Critical reception[edit]

Leng describes the critical reception to Extra Texture as "only slightly less vituperative than the one Dark Horse had received".[84] In Rolling Stone, Dave Marsh dismissed most of the album's first side as "padded subterfuges"[85] and concluded of the collection as a whole: "Finally, we are faced with the fact that Harrison's records are nothing so much as boring. They drone, and while chants and mantras may be paths to glory in other realms, in pop music they are only routes to tedium."[86] Ray Coleman of Melody Maker admired the words to "World of Stone", which he said was "an insistently strong track" with "the sort of lyric and 'read between-the-lines' melody John Lennon would write".[87]

Writing in 1981, Bob Woffinden commented in response to "World of Stone" and other songs that "again plead plaintively with critics not to judge too severely": "In this different context [a year on from Dark Horse], such pleas are more sympathetic. Very well, then, we will not."[88] In a 2001 review for Record Collector, Peter Doggett said that Extra Texture merited reappraisal and that "In retrospect, side one of the album was most commendable, from the upbeat 'You' … to the portentous 'World Of Stone'."[89]

Among Harrison's biographers, Dale Allison describes the song as an "expression of alienation from the world" and comments: "The disparity between this confused melancholy and the confident religious advocacy on All Things Must Pass and Living in the Material World is remarkable."[90][nb 7] Gary Tillery groups the song with the Extra Texture tracks "Grey Cloudy Lies" and "Tired of Midnight Blue" as examples of Harrison having reached "rock bottom" in 1975.[94] Elliot Huntley views "World of Stone" as overlong, with the shouted backing vocals "annoying" and Harrison's guitar sound "thin and weedy", and he bemoans that "the melody doesn't really deviate from its beginnings".[38] Like Leng, Ian Inglis gives over much of his discussion of the song to possible interpretations of its lyrics, but he otherwise writes: "Harrison returns to his view of the world as a place of obstacles and trials in which there is little hope ... The variations in his vocal range fail to add variety or interest to what is, by now, a predictable and cheerless message, set to a leaden and monotonous score."[95]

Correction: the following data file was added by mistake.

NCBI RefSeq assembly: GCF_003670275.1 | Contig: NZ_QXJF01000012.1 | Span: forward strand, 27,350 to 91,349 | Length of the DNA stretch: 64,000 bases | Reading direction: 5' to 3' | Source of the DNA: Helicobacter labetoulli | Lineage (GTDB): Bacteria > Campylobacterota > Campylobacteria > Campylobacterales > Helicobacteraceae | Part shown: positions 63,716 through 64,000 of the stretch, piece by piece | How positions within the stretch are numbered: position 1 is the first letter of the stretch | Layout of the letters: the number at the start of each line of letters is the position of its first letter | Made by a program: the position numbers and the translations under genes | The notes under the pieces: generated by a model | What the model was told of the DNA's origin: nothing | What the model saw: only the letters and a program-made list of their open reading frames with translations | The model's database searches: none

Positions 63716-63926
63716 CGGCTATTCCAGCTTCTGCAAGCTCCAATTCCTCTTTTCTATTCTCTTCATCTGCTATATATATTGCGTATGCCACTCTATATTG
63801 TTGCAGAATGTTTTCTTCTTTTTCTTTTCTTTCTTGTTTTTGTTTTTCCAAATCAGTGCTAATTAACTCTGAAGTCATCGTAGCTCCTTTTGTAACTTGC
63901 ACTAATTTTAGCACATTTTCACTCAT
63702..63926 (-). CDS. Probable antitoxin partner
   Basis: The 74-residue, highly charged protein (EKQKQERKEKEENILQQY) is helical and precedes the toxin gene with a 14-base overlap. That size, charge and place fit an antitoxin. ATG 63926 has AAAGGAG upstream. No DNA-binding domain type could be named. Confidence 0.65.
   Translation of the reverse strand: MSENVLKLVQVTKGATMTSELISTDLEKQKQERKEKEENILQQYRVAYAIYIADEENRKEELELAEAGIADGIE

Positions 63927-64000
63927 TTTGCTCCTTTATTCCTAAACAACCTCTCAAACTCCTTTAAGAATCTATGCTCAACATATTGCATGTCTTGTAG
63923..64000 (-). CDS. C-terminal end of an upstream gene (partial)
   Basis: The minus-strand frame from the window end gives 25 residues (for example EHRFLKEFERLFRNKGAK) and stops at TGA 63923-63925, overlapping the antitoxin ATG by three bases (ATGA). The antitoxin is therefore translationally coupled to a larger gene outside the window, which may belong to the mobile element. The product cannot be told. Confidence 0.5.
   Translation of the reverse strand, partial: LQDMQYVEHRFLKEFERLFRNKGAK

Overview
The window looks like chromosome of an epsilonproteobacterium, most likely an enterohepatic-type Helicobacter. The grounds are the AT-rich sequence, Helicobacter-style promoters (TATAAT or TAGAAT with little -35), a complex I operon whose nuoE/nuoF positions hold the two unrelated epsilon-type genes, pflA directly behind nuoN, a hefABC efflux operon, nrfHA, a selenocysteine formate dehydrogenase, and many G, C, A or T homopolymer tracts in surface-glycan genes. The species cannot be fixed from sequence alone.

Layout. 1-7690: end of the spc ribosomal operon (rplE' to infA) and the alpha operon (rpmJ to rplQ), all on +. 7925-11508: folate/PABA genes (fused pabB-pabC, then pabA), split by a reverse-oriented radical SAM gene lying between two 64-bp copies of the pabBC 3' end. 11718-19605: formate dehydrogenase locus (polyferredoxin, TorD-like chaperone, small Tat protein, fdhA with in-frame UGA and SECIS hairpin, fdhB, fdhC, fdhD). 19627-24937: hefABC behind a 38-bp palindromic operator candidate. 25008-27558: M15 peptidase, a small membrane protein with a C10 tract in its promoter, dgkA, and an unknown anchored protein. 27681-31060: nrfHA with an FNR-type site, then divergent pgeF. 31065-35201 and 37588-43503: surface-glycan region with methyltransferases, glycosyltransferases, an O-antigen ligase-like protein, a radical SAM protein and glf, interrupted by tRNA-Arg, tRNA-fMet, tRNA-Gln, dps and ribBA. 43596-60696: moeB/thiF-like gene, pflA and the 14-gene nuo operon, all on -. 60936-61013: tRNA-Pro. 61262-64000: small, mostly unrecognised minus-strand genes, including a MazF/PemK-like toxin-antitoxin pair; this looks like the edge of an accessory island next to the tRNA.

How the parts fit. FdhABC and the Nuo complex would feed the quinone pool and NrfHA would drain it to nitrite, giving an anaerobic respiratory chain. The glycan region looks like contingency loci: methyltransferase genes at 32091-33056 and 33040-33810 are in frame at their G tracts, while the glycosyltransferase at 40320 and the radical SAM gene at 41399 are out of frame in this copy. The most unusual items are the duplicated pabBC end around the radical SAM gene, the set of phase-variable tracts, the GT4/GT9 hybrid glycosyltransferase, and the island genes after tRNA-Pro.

Reviewing the 2014 reissue of Harrison's Apple catalogue, Paul Trynka of Classic Rock considers that Extra Texture's "confessional songs" such as "World of Stone" have "worn well". Trynka writes that the track exemplifies its composer's "knack for taking a sweet melody in an unpredictable direction", and he adds: "Today, when pop stars swig Cristal and flash their pecs on Instagram, we can appreciate the irony of Harrison being attacked for preaching enlightenment."[96]



  1. ^ Another factor was that Harrison was in Los Angeles overseeing projects by acts signed to his Dark Horse label when studio time became available, through the postponement of sessions for Splinter's second album.[31][32]
  2. ^ In I, Me, Mine, the line appears as "Such a long way from OM" in Harrison's discussion of the composition.[46] The page containing the typed song lyrics reads "Such a long way from home", yet Harrison's handwritten lyrics in the same publication give the final word as "OM" in the song's last verse.[47]
  3. ^ Foster told Mojo magazine in 2014: "We would be playing with the piano facing the wall for soundproof reasons, so I couldn't see the other musicians. The bass would drop out, then the drums, then the guitar, so I thought maybe this is where I should play a solo. I was so young and naive I didn't realise they were leaving the room – to do whatever they were doing."[32]